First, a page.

Learning a Sampling Pattern for MRI

Researchers: Martin Benning, Matthias Ehrhardt, Georg Maierhofer, Carola-Bibiane Schönlieb, Ferdia Sherry
Measurements taken by an MRI machine can be modelled as samples of the Fourier transform of the image that is to be recovered. To accelerate acquisition (in the interest of patient comfort, reduction of motion artifacts etc.), one can choose not to measure all samples but instead measure at a sparsely chosen subsample of the frequencies. When the sampling pattern is suitably chosen (the attached image shows the effect the sampling pattern can have on the reconstruction quality) and an appropriate nonlinear reconstruction algorithm is used (such as reconstruction by solving a total variation regularised least squares problem) this approach gives rise to adequate images in much shorter time than it would take if the Fourier transform was fully sampled. In this project, the goal is to learn a suitable sparse sampling pattern for a given class of images using a training set of fully sampled data that is representative for this class. One way of doing this is by solving a bilevel optimisation problem, in which the upper level problem measures the reconstruction quality and penalises the lack of sparsity in the sampling pattern and the lower level problems are (smoothed versions of) a regularised least squares problem applied to the training set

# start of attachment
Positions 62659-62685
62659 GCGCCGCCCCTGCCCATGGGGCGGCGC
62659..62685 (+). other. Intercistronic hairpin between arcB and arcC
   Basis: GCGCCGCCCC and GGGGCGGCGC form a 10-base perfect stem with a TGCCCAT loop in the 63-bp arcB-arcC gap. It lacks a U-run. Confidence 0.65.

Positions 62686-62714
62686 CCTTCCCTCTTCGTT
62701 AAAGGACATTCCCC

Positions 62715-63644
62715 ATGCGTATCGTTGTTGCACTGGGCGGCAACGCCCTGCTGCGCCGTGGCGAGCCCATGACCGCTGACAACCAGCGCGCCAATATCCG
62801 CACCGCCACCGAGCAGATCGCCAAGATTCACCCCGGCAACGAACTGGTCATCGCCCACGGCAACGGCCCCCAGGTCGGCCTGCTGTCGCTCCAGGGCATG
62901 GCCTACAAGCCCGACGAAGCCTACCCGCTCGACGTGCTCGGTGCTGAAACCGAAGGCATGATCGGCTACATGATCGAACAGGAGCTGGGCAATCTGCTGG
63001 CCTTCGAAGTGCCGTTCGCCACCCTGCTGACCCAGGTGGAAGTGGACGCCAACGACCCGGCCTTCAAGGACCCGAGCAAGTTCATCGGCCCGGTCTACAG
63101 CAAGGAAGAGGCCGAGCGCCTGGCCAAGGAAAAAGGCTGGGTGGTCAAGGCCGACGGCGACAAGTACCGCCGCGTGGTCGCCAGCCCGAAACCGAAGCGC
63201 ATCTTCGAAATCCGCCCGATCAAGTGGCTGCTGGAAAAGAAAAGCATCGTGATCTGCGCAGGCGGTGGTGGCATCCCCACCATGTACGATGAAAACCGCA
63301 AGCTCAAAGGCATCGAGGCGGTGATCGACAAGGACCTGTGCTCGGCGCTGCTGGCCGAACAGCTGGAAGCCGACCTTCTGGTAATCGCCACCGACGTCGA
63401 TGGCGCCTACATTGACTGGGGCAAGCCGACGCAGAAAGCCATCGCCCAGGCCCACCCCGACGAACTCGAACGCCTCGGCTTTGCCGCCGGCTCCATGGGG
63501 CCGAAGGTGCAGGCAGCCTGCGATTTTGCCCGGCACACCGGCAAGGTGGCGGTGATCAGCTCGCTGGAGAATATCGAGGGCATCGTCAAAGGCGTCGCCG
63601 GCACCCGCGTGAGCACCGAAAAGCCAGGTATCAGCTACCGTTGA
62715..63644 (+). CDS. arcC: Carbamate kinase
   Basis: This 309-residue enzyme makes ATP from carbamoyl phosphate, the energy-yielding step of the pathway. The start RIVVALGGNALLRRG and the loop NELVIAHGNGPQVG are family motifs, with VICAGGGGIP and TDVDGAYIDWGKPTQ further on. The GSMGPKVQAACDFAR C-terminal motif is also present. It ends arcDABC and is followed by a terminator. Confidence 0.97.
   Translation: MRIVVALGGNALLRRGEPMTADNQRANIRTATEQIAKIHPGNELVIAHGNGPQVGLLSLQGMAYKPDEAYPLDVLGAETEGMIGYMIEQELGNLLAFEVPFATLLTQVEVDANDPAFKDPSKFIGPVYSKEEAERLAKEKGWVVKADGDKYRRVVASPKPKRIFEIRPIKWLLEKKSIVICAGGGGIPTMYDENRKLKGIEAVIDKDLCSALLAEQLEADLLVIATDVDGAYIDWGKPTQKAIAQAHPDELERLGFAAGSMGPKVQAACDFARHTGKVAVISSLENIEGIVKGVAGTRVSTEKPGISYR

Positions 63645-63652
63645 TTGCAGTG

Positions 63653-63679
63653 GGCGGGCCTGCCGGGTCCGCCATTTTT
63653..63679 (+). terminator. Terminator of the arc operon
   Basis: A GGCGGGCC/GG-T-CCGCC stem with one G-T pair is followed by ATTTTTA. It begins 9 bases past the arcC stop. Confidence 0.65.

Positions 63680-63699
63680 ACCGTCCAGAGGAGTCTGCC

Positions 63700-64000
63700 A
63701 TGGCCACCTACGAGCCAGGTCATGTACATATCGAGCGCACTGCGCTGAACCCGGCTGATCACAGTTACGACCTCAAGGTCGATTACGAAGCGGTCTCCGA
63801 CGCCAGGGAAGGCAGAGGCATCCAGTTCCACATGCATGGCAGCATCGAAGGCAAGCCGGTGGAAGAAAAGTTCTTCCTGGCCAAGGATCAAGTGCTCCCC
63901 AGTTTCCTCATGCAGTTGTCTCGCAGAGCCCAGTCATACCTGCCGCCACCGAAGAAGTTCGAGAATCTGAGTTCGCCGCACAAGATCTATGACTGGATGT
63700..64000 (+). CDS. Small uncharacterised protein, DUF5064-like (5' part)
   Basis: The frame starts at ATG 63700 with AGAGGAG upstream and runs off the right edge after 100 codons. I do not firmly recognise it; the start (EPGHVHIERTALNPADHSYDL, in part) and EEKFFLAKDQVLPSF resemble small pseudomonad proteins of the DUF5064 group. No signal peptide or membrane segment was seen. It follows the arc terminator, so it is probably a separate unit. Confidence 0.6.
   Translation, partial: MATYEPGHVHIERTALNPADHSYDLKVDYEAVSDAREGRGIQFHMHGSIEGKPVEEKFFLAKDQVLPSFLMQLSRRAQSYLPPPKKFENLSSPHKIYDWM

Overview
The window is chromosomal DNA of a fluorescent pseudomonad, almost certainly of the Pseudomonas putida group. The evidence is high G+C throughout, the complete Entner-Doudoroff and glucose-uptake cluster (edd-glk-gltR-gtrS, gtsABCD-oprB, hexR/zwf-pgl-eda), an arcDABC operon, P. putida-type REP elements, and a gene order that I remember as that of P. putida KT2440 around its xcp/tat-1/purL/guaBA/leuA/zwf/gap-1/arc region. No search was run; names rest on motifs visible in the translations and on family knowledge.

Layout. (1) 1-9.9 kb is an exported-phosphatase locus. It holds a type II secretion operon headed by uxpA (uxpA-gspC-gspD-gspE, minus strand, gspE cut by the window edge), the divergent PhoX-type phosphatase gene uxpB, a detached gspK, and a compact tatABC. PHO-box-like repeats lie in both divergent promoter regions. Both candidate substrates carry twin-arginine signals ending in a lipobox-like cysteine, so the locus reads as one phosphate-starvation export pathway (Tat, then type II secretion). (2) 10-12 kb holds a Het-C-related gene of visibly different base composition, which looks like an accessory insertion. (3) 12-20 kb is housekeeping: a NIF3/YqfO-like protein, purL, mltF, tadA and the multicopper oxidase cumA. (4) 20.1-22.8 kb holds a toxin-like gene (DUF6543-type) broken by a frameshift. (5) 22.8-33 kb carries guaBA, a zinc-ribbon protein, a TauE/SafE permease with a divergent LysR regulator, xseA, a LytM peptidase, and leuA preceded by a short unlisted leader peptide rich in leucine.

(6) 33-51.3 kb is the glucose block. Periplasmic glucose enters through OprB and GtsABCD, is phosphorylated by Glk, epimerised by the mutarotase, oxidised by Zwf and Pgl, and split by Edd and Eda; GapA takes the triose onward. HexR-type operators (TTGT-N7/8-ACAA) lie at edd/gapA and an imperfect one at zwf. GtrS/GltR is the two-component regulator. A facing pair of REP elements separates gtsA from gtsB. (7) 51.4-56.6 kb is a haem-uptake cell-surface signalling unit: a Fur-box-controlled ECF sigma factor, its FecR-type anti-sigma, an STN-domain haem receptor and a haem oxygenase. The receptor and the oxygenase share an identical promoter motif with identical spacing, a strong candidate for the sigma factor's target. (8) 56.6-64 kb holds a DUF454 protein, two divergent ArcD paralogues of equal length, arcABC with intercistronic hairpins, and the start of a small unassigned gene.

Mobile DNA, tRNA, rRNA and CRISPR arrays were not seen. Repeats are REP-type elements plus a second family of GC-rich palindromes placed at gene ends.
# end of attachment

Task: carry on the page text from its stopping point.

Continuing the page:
examples. The bilevel optimisation problem is hard (in the sense that it is nonconvex) but it can be seen as a smooth optimisation problem with box constraints which makes it amenable to the use of the LBFGS-B optimisation algorithm.

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